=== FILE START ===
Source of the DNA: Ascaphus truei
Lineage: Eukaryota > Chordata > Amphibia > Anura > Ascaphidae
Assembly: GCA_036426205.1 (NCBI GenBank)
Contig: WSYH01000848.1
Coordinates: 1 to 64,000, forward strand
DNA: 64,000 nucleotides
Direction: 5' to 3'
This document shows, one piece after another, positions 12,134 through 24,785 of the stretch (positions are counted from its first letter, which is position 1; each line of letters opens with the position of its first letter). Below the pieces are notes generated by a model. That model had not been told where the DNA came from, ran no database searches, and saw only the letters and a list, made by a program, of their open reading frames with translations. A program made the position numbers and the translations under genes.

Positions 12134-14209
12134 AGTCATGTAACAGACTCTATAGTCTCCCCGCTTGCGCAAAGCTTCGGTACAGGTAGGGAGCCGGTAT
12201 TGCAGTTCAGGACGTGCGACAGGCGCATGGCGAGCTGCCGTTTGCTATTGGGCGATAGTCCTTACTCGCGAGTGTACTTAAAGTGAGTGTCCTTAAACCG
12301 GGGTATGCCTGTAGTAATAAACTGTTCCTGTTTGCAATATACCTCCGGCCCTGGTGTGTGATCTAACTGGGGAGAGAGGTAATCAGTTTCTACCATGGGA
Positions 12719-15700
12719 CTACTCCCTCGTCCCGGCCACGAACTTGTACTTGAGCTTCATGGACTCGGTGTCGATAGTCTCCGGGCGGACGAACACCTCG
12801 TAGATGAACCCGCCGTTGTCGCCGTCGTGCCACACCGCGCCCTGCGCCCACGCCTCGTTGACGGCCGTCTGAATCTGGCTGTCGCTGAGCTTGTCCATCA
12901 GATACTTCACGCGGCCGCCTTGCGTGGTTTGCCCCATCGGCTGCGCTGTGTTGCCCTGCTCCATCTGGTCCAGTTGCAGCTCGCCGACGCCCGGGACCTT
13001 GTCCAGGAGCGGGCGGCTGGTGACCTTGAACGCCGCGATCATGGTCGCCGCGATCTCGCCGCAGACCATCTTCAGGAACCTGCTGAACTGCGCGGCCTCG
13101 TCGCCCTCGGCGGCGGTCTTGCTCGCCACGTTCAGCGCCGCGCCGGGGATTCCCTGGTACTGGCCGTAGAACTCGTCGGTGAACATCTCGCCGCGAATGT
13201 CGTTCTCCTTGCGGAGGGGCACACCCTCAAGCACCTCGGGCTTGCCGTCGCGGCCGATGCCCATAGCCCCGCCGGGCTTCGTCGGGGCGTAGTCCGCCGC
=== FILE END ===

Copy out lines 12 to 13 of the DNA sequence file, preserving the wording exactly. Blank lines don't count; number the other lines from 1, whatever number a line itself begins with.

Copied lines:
12301 GGGTATGCCTGTAGTAATAAACTGTTCCTGTTTGCAATATACCTCCGGCCCTGGTGTGTGATCTAACTGGGGAGAGAGGTAATCAGTTTCTACCATGGGA
Positions 12719-15700